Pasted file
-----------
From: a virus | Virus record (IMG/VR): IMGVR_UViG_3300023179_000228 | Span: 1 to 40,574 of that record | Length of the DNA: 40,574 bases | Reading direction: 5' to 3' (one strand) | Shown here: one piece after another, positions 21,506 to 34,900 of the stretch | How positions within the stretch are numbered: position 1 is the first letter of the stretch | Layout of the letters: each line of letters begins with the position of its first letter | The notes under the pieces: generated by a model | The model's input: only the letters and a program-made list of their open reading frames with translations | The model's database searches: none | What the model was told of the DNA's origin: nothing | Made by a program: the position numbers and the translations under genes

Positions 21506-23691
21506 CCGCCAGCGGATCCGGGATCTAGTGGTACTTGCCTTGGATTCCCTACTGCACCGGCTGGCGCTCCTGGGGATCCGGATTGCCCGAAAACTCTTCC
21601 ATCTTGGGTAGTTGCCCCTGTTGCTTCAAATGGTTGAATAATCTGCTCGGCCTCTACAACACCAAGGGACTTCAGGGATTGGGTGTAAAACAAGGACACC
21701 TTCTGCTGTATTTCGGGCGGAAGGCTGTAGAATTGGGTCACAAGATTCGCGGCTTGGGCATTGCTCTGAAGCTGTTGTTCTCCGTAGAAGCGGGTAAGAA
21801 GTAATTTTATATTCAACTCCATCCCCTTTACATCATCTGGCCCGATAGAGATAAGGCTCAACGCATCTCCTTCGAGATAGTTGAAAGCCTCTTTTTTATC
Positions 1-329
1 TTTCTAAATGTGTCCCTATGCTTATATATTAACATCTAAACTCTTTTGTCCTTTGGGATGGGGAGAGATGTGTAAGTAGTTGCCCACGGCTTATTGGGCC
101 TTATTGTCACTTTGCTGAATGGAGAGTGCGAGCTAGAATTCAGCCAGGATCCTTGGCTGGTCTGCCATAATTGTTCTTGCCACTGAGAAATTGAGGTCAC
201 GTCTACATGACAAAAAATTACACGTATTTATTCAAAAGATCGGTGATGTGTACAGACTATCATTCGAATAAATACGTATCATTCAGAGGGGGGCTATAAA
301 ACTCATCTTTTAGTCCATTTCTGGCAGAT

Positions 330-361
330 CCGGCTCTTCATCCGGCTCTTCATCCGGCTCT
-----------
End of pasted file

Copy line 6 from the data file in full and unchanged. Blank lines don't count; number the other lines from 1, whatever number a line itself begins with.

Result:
21801 GTAATTTTATATTCAACTCCATCCCCTTTACATCATCTGGCCCGATAGAGATAAGGCTCAACGCATCTCCTTCGAGATAGTTGAAAGCCTCTTTTTTATC